Following a lengthy intermission (to recoup and also to re-set the stage), Mantra Percussion offered Michael Gordon’s seventy-five-minute composition, Timber. The six members of Mantra Percussion were arranged in a circle facing inward and reading the score off laptop computers manipulated by foot pedals. Underneath the instruments were lights, flashing and pulsing in sync with the music and the players and adding to the visual aspect of the performance. The work is scored for six “simantras.” These were first used in classical music by Iannis Xenakis, who invented them. Modeled after wooden bells used in the Greek Orthodox church since Byzantine times, the simantras basically are wooden 2×4 blocks, graduated so that there are differences of timbre and tone, and, although the simantras are not tuned, there are different pitches. The performers alternate who has the prominent line, at times playing one hand loudly and the other softly, at others passing the lead back, forth, and around. Initially each performer is limited to one simantra; over the course of the piece they move from two to four mallets each, then begin playing on two simantras simultaneously. This is not static music: it is a captivating rhythmic conversation, as cyclical waves of percussion ebb and flow over musicians and audience alike. The complex polyrhythms create a dynamic tension throughout Timber, as do the ever-changing subdivisions of the beat and the tremolo effects used throughout. The instrumental timber is resonant with a host of overtones that enrich and enliven the music. By paring down the instrumentation and exploring fully the rhythmic axis of music, Michael Gordon has made of minimalism an elaborate and dappled sonic landscape. Within the constraints the composer set himself, he found a remarkable wealth of expression.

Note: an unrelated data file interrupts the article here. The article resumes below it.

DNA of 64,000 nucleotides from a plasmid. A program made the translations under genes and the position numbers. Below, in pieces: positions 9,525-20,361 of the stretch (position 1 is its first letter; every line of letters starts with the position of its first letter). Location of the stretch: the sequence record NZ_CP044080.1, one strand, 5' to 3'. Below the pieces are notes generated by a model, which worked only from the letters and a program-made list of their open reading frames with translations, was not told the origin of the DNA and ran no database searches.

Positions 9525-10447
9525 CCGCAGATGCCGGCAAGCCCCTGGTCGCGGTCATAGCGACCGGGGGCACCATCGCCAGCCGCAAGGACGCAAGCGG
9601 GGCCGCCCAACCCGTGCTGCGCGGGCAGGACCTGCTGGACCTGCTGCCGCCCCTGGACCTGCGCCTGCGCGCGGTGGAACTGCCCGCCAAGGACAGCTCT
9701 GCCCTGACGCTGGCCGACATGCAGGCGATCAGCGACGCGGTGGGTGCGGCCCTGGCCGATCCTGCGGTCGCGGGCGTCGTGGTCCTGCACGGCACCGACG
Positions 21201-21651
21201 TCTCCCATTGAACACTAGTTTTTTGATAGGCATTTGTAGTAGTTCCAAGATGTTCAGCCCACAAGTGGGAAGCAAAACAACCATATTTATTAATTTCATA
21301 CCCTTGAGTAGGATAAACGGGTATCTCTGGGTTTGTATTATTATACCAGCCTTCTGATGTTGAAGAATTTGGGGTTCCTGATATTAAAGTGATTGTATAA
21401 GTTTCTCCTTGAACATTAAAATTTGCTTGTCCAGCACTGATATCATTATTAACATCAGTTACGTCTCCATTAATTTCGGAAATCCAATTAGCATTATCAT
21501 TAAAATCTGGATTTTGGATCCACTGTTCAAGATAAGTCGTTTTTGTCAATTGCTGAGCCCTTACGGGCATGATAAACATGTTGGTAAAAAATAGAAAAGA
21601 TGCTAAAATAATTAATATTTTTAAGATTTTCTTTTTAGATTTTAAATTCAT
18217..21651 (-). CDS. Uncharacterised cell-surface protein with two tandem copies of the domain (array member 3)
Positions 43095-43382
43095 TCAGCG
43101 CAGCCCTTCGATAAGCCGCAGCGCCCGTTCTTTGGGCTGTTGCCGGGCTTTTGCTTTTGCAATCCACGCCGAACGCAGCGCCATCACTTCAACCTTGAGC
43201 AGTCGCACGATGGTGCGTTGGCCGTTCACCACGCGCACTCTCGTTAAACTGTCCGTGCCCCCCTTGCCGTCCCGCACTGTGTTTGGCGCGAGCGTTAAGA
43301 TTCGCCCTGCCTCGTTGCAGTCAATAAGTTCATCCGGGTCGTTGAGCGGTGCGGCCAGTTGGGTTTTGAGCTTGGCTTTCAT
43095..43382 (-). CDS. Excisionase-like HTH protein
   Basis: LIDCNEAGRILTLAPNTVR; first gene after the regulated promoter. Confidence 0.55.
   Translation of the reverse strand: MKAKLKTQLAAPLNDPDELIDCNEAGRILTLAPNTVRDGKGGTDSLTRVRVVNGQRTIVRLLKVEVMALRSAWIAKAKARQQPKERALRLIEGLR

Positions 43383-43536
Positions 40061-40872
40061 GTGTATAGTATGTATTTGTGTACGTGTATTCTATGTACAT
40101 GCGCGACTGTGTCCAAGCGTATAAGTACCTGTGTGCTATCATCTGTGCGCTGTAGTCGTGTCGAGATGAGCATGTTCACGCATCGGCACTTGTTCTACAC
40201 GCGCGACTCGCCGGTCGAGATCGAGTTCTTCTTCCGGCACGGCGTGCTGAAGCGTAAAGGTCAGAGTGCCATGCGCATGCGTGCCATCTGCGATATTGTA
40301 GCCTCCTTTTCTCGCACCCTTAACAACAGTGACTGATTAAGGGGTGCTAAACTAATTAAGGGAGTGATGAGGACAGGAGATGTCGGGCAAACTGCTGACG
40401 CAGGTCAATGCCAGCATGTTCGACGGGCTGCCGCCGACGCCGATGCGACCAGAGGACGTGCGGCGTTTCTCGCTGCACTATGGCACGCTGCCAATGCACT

From an opening unison, the work metamorphoses into a riotous profusion of rhythms, before returning at the end to a moment of final unison, of stasis. The sound of the percussion is organic, being mostly mallets on wood; in one instance, there is the striking of a metal leg supporting the simantra, but this is the exception and not the norm in Timber. The superb acoustics in Kresge Auditorium meant that the amplification in Mantra Percussion’s performance was overly present, adding almost a seventh line to the music. This is not present on the Slagwerk Den Haag recording (which comes encased in the highly-collectible one-pound wooden box!). I wondered if the length of the work might be governed by the working through of all the rhythmic permutations Gordon set up, but further research revealed that the CD contains only fifty-five minutes of the whole composition — twenty minutes less — so I must remain, for now, agnostic about the structuring principle of Timber. The work is long; Gordon wrote that he envisaged a trip into the desert. That comparison captures the length and the spartan instrumentation of Timber; aficionados of deserts can recognize the more subtle proliferation of variations both contain. Still, it is an odd comparison for a work performed on instruments derived from forests. The length and the minimalism were not to everyone’s taste, and unfortunately some of the audience grew restless during the performance. This is music that demands one give oneself over to it; in Gordon’s word, the entire piece is “ritualistic.” Not everyone commits to rituals, even those of a musical sort. I did, and found the piece, and the performance, to be utterly mesmerizing.